Chuck Salter of FastCompany.com takes an extensive look at the results of Disney/ABC’s deal with Apple’s iTunes, and Disney’s post-Eisner doings in general.
Breaking ground on iTunes was a risky strategy, one that could have alienated advertisers and local affiliates. "It wasn’t something you expected Disney to be the first to do, given its historically conservative operating principles," says James McQuivey, a principal analyst with Forrester Research. "But what that did was set off a chain reaction that leads all the way to Wal-Mart selling TV shows and movies online, and NBC and News Corp. announcing they’re starting a new video site." (Disney was also the first studio to sell movies on iTunes.)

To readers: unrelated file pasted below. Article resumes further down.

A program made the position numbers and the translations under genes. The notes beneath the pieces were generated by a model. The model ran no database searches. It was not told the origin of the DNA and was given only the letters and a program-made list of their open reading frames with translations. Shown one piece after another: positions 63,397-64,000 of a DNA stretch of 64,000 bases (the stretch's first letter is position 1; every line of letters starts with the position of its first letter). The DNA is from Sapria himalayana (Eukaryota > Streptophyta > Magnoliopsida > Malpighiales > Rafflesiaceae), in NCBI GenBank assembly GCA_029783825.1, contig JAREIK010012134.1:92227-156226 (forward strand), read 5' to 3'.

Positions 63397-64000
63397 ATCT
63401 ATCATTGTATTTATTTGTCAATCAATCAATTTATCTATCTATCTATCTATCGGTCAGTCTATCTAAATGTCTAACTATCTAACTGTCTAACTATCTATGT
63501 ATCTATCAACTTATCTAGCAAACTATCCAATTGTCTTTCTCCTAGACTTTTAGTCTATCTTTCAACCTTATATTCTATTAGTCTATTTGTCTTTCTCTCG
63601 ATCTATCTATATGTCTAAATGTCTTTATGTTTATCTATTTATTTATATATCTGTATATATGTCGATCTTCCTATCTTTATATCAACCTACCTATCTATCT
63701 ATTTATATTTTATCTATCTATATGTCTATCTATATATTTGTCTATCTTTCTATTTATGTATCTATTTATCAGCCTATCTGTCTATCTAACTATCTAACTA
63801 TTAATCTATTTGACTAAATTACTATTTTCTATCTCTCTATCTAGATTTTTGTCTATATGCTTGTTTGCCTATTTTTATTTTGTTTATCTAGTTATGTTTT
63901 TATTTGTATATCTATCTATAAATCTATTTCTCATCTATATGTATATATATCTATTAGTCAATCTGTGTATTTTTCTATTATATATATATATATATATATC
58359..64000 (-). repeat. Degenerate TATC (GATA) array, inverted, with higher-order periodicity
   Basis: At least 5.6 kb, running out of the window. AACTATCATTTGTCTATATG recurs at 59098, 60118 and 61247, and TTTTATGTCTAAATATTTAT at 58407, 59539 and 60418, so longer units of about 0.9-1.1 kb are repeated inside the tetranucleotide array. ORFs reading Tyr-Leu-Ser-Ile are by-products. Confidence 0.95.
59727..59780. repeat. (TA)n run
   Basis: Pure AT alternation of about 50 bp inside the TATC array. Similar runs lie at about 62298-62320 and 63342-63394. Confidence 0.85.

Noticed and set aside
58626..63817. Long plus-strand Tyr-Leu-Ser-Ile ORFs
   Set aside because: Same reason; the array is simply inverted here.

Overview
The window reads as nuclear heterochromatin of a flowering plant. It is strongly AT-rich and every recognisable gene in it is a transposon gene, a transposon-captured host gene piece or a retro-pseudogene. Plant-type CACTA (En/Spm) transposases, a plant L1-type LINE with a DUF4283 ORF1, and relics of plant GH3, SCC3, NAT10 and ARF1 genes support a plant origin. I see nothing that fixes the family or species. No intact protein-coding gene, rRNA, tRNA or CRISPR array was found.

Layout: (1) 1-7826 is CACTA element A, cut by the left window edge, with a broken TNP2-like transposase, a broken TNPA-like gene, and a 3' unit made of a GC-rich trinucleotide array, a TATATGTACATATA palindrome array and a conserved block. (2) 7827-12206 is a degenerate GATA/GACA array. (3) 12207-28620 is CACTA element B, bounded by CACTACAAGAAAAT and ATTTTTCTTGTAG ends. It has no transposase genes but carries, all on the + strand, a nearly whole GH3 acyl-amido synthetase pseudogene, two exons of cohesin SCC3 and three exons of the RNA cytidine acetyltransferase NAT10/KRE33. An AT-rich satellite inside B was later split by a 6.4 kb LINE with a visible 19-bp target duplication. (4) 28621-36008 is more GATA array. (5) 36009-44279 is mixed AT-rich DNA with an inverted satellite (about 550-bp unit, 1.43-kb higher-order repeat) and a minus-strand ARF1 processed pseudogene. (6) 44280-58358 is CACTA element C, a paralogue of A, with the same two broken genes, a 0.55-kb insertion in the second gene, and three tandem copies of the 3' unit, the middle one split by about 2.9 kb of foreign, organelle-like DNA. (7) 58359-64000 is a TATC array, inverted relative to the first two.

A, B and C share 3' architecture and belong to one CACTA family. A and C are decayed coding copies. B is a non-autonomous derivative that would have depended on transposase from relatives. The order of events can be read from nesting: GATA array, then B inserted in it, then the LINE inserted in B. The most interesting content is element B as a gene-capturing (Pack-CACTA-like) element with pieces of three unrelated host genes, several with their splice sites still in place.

The extensive article is a must for anyone interested in the big picture. On the flip side is Kenneth Li, who cites a study that says iTunes and similar businesses will peak this year as more advertising-supported distribution methods distribute programming.
Sales of movies and television shows are expected to almost triple from an estimated $US98 million ($118 million) last year to $US279 million in 2007. But unless the consumers begin paying for their online video en masse, growth in sales is likely to peter out next year, according to Forrester Research.
"In the video space, iTunes is just a temporary flash while consumers wait for better ways to get video. They’re already coming," said Forrester Research analyst James McQuivey, the author of the study, who also called the paid download video market a "dead end".
"Free is going to win," Mr McQuivey said.
According to this piece, ABC.com is undermining iTunes.
Led by ABC.com, US TV networks including News Corporation (publisher of AustralianIT) ‘s Fox are offering some hit shows online for free.
News and NBC Universal also launched a joint venture to distribute a combined archive of shows over the internet.